If they could be governor, this is what they'd say

SOURCE: The Concord Monitor
By Lauren R. Dorgan
Posted: Thursday, Jan. 8, 2009

When Gov. John Lynch takes the podium today for his third inaugural address, he will face challenges that dwarf what he faced in his first two terms. But, partisans from both sides of the aisle say, he'll also have the opportunity to set the tone for the next two years or to lay out political capital as one of the most popular governors in state history to do something big.

Yesterday, several folks shared their advice for how Lynch should use the moment.

Former governor John Sununu, who hopes to take the helm of the state Republican Party this month, made a splash in the fall when he proclaimed that Lynch, a centrist Democrat who has routinely garnered approval ratings topping 70 percent, is "the worst governor the state has ever had."

Sununu opined that Lynch should use his speech today to set a strict tone in this difficult budget year, which many budget watchers and policy wonks expect to be the worst in a generation. Sununu suggested announcing a plan to hold down the budget to "level funding or better."

"The very simple way to do it is for him to say next year's spending level should be no higher than this year's spending level after we've done all the cuts," Sununu said. "If he really wants to do it right, he ought to cut 2 or 3 percent out of it."

Specific goals are key, Sununu said. Broad, general promises, he said, will only make it "harder in the long run."

In fact, Lynch has already asked state agency leaders to craft a set of budget proposals at 97 percent of current spending, although it's unclear whether he intends to press for that level.

The spiraling state of the national economy - and the toll on the state budget - will doubtless dominate the address.

"Obviously, these are unprecedented economic times, and the speech is going to reflect that," said Lynch spokesman Colin Manning.

After several rounds of cuts, lawmakers still have $100 million left to make up in the current budget, which ends in June. And many budget watchers expect the next budget season to be the most difficult in a generation or longer. The New Hampshire Center for Public Policy Studies has estimated that just to keep promises and maintain levels of service, lawmakers might have to raise as much as $500 million in additional revenue.

Needless to say, Arnie Arnesen doesn't see entirely eye-to-eye with Sununu.

"I want him to say what bold means, Concord-style," said Arnesen, a liberal commentator and former Democratic candidate for governor.

Arnesen's prescription: Lynch should call for using expected federal dollars for infrastructure improvements to pay for projects that the state has been "incapable of doing," such as improvements to railroad lines.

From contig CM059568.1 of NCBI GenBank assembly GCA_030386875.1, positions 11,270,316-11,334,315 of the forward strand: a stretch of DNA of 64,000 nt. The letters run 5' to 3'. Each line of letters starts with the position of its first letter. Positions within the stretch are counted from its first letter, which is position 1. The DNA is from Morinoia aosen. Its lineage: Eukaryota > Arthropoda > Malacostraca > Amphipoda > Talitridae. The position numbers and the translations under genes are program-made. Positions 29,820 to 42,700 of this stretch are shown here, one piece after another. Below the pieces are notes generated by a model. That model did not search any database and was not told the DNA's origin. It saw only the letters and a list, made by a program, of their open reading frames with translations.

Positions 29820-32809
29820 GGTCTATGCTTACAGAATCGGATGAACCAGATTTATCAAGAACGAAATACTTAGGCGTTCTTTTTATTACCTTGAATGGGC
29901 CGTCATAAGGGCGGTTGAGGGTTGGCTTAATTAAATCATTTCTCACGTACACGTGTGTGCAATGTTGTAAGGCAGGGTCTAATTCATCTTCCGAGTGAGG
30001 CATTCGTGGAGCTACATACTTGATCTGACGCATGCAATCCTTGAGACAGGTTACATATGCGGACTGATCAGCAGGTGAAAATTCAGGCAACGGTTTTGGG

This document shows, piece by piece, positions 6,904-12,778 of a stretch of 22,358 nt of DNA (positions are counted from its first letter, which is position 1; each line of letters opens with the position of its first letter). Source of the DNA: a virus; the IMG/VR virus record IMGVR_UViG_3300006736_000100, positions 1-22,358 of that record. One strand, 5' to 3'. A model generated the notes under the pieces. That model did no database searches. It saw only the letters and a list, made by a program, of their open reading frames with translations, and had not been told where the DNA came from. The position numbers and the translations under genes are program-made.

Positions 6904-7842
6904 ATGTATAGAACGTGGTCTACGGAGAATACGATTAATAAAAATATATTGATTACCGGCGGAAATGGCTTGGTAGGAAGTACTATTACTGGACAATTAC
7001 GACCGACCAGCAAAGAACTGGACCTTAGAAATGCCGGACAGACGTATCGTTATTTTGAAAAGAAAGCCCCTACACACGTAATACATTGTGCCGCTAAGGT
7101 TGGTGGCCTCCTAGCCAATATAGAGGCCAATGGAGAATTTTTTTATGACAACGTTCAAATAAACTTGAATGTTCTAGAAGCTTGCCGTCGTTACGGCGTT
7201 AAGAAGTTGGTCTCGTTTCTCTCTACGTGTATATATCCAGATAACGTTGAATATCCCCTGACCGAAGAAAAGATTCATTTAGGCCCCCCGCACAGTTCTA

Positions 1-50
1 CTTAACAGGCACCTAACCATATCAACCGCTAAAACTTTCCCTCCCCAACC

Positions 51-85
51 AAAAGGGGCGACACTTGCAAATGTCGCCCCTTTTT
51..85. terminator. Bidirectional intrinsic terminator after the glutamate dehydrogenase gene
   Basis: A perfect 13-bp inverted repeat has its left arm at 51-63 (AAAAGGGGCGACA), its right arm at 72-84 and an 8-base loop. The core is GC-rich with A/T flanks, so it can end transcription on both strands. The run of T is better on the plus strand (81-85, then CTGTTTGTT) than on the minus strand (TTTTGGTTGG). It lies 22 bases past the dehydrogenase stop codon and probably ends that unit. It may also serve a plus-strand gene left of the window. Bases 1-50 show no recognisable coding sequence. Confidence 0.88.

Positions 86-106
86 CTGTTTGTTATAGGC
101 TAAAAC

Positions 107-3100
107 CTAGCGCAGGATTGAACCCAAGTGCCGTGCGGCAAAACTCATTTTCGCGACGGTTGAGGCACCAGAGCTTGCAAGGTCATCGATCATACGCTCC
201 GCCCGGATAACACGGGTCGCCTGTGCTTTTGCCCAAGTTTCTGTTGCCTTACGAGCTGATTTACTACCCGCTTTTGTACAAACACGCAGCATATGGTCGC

Meanwhile, she said, Lynch shouldn't neglect state roads and bridges. To fill up the near-bankrupt highway fund, Arnesen advised, Lynch should join senior House lawmakers in calling for increasing the state's gas tax, which pays for road repairs.

That would give the state a "double shot in the arm" of infrastructure dollars, bringing immediate construction jobs and long-term benefits, Arnesen said. But it may be difficult advice for Lynch to follow: In all three runs for governor, Lynch has taken "The Pledge" against new taxes, and his 2006 campaign lambasted an opponent for flirting with the idea of raising the gas tax.

Saying she's tired of waiting for a bold rescue from the federal government, Arnesen also cited an unexpected example. "I want him to be a little bit like Meldrim Thomson," she said, praising the archconservative former governor's love of fixing problems in-state. "Mel Thomson used to tell the federal government to screw itself."

Arnesen also backed the idea of some Democratic lawmakers of installing a "circuit breaker" on property taxes, some sort of mechanism to make sure that folks aren't paying more than a certain percentage of their income in property taxes. Arnesen would increase the state property tax to pay the difference.

Few of Arnesen's ideas would get very far with Sherman Packard, the Londonderry Republican who just took over as minority leader in the House.

Packard called for fiscal restraint and laid out one underlying principle. "As far as Republicans are concerned, the worst thing would be raising taxes and fees and looking for any kind of a broad-based tax or something like that," Packard said.

Those options wouldn't necessarily be off the table with Diana Lacey, a State Employees' Association vice president who said she hopes the governor will tackle head-on the state's chronic funding problems. If Lacey had her druthers, Lynch would set up a task force to look at how to improve state government.

"I would like him to take the lead on forcing a large statewide dialogue on addressing New Hampshire's longstanding habit of we put off till tomorrow what we should be paying for today," she said.